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home : opinion : columns May 24, 2016

7/24/2013 6:02:00 AM
Reflections on a departing mayor and democracy in Afghanistan

Doug McMurdo
Miner Staff Reporter

John Salem really enjoyed being the mayor. His passion for the job reflected well on the city both in Salem's willingness to show up to just about any event and in his articulate, intelligent demeanor in the performance of his official duties.

With his time at the helm of the Kingman City Council winding down, with no more meetings to chair, honors to bestow, speeches to make, numbers to crunch or ribbons to cut, Salem prepares for the next chapter in his life as his father, perhaps, prepares for his final chapter.

In seven days, Salem will turn over his gavel to Janet Watson, who will assume mayoral duties for the 17 months remaining in his term.

Watson has been a good vice mayor and she certainly has the chops to lead the city. She also has a tough act to follow.

As a reporter, it was easy to appreciate Salem for promptly answering telephone calls or emails. He took the time to clarify issues after meetings and he rarely went off the record.

Citizens can appreciate Salem for a number of reasons. As the face of the city when it comes to the Legislature and various state boards, Salem was well versed on the issues and he proved to be an aggressive advocate in the fight for highway funding and lottery revenue, millions of dollars that lawmakers have kept during the recession rather than return to the cities and towns from which they came.

Staff members who must attend City Council meetings can appreciate Salem for the efficient yet cordial manner in which he conducted meetings.

He was respectful to everyone at the meetings, even when the person at the podium accused Salem and the City Council of high treason against God and country.

It isn't uncommon for elected officials to resign mid-term. Some do it with deep regret because they've engaged in some type of scandalous behavior - usually of the sex or greed variety - and others, such as Salem, do it with deep regret for health reasons.

Salem leaves on July 31 to care for his stricken father in the Phoenix area. That he has chosen to step down from a job he loved more than any other to care for his elderly parents speaks to his character.

He will be missed.


I admit to being a bit apprehensive on July 13 as I drove downtown to interview Sgt. Jordan Maynard, the Kingman-raised Marine who lost his legs to an IED in Afghanistan.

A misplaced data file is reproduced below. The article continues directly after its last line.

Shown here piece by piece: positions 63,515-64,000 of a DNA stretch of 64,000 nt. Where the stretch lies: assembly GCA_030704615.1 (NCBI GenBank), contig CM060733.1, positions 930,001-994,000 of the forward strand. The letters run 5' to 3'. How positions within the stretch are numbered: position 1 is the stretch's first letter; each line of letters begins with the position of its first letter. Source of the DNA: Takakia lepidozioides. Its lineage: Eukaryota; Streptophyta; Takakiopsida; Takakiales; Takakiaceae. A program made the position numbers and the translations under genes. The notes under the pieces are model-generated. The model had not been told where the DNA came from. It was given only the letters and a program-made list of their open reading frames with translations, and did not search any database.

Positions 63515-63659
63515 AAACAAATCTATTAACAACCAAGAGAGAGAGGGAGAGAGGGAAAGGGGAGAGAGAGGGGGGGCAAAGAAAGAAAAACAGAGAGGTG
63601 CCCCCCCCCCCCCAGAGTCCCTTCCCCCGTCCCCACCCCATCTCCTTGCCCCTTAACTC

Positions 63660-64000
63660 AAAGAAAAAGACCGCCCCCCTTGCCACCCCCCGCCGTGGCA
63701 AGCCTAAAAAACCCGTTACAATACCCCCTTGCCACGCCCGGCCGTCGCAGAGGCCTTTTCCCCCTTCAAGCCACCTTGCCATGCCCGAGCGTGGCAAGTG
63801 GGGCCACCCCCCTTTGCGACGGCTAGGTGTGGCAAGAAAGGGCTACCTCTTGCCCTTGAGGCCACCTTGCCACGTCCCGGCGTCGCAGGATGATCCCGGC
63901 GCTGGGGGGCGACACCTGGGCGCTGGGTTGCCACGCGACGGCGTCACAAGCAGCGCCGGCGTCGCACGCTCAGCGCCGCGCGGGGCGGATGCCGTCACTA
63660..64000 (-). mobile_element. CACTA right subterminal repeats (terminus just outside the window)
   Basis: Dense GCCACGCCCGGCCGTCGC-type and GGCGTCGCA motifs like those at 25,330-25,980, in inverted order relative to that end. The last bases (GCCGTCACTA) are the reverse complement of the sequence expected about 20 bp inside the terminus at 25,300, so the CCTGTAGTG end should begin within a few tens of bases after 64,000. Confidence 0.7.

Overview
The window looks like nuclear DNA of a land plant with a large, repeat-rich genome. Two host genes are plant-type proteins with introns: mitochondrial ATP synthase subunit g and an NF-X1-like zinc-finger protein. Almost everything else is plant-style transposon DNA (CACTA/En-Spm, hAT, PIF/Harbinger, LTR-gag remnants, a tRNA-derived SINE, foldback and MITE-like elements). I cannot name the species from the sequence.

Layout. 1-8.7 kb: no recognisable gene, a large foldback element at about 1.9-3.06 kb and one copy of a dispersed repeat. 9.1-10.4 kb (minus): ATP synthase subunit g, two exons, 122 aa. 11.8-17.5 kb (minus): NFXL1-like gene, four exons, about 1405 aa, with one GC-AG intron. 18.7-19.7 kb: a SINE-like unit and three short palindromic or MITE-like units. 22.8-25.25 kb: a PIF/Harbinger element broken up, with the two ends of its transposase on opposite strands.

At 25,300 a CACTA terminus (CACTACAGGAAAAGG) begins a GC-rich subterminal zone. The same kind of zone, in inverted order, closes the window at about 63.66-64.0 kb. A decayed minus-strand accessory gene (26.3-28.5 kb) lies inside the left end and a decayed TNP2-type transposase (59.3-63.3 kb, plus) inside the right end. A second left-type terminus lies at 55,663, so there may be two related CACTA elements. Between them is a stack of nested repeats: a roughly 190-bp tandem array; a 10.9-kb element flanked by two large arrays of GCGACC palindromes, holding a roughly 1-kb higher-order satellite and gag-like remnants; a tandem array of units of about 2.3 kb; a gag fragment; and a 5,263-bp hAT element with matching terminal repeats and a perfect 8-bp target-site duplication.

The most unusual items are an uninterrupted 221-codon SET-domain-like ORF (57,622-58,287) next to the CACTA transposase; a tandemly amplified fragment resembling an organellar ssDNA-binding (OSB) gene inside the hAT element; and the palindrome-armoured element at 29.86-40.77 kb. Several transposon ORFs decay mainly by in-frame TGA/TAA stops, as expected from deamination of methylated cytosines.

His story is inspirational. His sacrifice for his country is deeply irreparable. His attitude of gratitude is a marvel to behold.

During the interview, as we paused to take measure of what was said, I asked Jordan about the Afghan Uniformed Police who participated with the Marines in constant patrols.

The AUP, and members of the Afghan National Army, have been known to attack troops. More often, they themselves are the targets of suicide bombers. Earlier this month, 12 AUPs were killed in such a fashion. The AUP also has a reputation of being less than capable.

Jordan told me his platoon never had any trouble with the AUP, but with the diplomacy of someone doing his best to be kind, he commented thusly on their competence:

"The AUP, well, they're in training. They're in constant training. Their training kind of never ends."

He offered a mixed opinion of the Afghan National Army, which will take over for the U.S. and coalition allies one day. His comments, if accurate, don't bode well for the future stability of the country.

"They're not as bad as the AUP," said Jordan. "They're braver ... but they are corrupt. Super corrupt."

There is nothing in the record to suggest Maynard's assessment isn't spot on. Afghanistan is a country of tribes, and loyalties lie with the tribe, not with the government in Kabul. The concept of national unity is not one Afghans embrace.

We can try to teach them democracy, but just like the Marines and the AUP, expect the training to be constant.

Expect the training to kind of never end.

Related Stories:
• Kingman Marine builds a new life after suffering horrific war wounds
• John Salem's sad farewell
• Kingman's mayor will step down early, citing family, job concerns

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Reader Comments

Posted: Thursday, July 25, 2013
Article comment by: The Fox Hound

Gee it sounds like someone from the miner finally agrees that these ignorant wars where a waste of money and lives and we should have treated 911 like the crime that it was rather than start wars against countries who had nothing to do with it. Thanks McMurdo you are doing a better job the longer your here. Keep up the good work.

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